I hiked from Rowell Mdw TH through the Sugarloaf Valley to Deadman Canyon and up to Elizabeth Pass (and then back the same way with a detour to Seville Lake) just this last September. Here are my ideas about campsites on that route. Rowell Meadow has plenty of large sites, but others warn about the mosquitoes (not bad in Sept). Heading east, I only saw a couple of small sites below Comanche Meadow (where the bear box is). However, a couple of miles further downstream there is a wonderful large campsite with bear box at Sugarloaf Meadow, plus other camping opportunities on this bench of scattered jeffrey pines. You can also get up on the shoulder of Sugarloaf easily for some views. There are some sites further east at the crossings of Sugarloaf Creek and Ferguson Creek where you could probably squeeze in. Plenty of room at Roaring River ranger station. Heading up Deadman Canyon, I didn't see any good campsites at Ranger Meadow itself, but there is roomy camping below it at the gravesite and more opportunities above Ranger Meadow. I camped at Seville Lake on the way back and there is plenty of room - plus plenty of people!

For your alternative #1, you could start at Wolverton instead of General Sherman Tree and easily make Alta Meadow the first day with an amazing view of the Great Western Divide. Lots of roomy campsites with views at Alta Meadow in the fir trees on the slight ridge heading south from where the trail crosses a low saddle to reach the meadow. You have to back-track then to Mehrten Meadow to continue on to Hamilton Lake.
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Re: Sequoia & Kings Canyon - Campsite research

Postby oldranger » Mon Nov 27, 2017 10:44 am

wildhiker wrote:I hiked from Rowell Mdw TH through the Sugarloaf Valley to Deadman Canyon and up to Elizabeth Pass (and then back the same way with a detour to Seville Lake) just this last September. Here are my ideas about campsites on that route. Rowell Meadow has plenty of large sites, but others warn about the mosquitoes (not bad in Sept). Heading east, I only saw a couple of small sites below Comanche Meadow (where the bear box is). However, a couple of miles further downstream there is a wonderful large campsite with bear box at Sugarloaf Meadow, plus other camping opportunities on this bench of scattered jeffrey pines. You can also get up on the shoulder of Sugarloaf easily for some views. There are some sites further east at the crossings of Sugarloaf Creek and Ferguson Creek where you could probably squeeze in. Plenty of room at Roaring River ranger station. Heading up Deadman Canyon, I didn't see any good campsites at Ranger Meadow itself, but there is roomy camping below it at the gravesite and more opportunities above Ranger Meadow. I camped at Seville Lake on the way back and there is plenty of room - plus plenty of people!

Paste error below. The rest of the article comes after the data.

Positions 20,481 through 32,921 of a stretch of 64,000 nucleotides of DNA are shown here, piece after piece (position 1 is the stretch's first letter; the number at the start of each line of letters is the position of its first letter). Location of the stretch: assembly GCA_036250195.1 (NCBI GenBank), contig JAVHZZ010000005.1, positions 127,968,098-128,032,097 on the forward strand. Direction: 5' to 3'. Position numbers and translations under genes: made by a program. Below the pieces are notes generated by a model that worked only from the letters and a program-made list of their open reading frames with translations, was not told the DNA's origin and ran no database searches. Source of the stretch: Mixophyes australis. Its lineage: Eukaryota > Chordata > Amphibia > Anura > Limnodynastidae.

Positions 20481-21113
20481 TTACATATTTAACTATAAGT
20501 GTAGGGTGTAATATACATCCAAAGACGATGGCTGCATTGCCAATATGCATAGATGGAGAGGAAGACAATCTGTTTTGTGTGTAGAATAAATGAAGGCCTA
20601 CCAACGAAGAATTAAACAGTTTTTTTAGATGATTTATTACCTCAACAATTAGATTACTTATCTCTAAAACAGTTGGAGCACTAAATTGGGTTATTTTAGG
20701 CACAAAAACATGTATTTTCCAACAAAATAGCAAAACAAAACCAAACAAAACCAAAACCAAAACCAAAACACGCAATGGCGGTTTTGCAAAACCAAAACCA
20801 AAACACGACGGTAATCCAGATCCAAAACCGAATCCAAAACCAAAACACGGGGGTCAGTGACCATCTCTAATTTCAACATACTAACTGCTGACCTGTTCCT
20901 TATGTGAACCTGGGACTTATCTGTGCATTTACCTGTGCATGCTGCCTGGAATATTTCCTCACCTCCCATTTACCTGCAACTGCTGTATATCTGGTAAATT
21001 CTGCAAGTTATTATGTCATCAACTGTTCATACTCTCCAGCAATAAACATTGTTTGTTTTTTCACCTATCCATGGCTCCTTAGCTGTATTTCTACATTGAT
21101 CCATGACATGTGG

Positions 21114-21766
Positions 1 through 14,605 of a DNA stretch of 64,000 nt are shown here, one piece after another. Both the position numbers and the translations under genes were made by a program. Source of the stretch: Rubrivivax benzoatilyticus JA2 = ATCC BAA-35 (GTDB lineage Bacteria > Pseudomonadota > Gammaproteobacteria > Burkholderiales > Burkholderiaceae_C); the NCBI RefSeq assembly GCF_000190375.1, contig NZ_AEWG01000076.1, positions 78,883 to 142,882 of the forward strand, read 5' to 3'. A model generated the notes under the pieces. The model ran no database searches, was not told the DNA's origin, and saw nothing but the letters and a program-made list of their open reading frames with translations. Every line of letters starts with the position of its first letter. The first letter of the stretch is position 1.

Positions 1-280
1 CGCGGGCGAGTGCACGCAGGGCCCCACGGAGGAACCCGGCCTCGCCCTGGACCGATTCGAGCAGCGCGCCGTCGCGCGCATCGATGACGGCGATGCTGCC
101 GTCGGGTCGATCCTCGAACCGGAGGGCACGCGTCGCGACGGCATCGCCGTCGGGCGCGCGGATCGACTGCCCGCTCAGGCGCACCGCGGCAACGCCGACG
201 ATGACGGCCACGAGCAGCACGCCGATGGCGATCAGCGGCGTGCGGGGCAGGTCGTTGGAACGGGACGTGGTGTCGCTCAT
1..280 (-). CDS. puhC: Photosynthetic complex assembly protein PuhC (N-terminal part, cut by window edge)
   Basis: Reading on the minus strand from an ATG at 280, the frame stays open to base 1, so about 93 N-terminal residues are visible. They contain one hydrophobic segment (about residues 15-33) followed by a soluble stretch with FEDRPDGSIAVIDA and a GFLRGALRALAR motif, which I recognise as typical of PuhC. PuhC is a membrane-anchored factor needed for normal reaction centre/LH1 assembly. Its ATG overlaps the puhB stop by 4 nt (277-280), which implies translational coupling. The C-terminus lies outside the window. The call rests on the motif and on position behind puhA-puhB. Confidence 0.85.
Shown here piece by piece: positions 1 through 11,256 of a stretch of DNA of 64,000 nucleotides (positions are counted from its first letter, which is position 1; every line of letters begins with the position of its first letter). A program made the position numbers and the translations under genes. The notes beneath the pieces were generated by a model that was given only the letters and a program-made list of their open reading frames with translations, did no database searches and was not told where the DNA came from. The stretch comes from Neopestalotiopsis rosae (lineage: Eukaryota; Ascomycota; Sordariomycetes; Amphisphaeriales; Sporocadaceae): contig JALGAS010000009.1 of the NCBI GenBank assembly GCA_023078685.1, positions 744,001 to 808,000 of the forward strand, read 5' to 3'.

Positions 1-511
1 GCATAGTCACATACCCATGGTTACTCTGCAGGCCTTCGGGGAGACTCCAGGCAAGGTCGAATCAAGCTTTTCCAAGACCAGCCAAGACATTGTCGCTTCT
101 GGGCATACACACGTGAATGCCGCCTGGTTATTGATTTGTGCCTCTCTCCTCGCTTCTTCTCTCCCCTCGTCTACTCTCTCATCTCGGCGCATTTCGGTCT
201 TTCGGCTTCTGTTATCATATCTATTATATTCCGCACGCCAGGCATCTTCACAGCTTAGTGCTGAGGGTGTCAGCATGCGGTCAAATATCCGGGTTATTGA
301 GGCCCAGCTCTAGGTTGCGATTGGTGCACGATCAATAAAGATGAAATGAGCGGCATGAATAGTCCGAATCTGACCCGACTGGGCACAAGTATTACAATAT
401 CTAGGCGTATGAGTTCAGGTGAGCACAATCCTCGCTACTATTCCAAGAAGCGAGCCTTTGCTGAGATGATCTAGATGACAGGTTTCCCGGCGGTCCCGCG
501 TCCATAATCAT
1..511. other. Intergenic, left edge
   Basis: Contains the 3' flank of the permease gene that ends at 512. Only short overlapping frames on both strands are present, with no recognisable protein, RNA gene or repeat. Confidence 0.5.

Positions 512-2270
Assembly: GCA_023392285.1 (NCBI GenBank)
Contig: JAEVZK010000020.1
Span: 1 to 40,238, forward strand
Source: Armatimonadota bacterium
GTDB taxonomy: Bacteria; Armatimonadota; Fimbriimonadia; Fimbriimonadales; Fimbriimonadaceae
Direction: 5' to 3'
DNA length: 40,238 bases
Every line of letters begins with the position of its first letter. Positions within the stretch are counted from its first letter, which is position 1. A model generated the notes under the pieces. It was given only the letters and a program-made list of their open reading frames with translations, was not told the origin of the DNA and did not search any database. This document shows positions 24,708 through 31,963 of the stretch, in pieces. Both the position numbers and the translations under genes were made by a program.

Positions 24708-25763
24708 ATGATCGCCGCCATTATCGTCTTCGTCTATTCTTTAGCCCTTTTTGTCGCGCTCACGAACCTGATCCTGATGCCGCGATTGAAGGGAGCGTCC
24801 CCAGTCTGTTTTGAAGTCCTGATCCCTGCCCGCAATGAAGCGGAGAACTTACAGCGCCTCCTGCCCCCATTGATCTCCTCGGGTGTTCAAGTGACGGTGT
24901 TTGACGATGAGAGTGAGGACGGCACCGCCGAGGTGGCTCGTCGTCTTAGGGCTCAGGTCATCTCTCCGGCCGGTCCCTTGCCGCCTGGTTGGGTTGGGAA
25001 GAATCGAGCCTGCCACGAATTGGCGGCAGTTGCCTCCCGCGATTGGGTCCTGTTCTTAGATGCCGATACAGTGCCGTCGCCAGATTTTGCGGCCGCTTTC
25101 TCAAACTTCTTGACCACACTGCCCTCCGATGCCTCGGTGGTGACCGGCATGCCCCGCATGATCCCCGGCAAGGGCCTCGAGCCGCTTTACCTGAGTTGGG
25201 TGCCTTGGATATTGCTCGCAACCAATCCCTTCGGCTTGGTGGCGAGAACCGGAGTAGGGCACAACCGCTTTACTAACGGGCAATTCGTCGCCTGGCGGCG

For your alternative #1, you could start at Wolverton instead of General Sherman Tree and easily make Alta Meadow the first day with an amazing view of the Great Western Divide. Lots of roomy campsites with views at Alta Meadow in the fir trees on the slight ridge heading south from where the trail crosses a low saddle to reach the meadow. You have to back-track then to Mehrten Meadow to continue on to Hamilton Lake.
-Phil


Actually there are two large sites at Ranger Meadow, neither obvious from the trail and both on the east side of the creek. #1 as soon as you get to the lower end of Ranger Meadow, cross the creek and then go down always. Lots of flat areas and probably a campfire ring or two. #2 about 1/2 way up the Meadow there is a grove of trees on the east side of the Meadow. There is a campsite over there as well.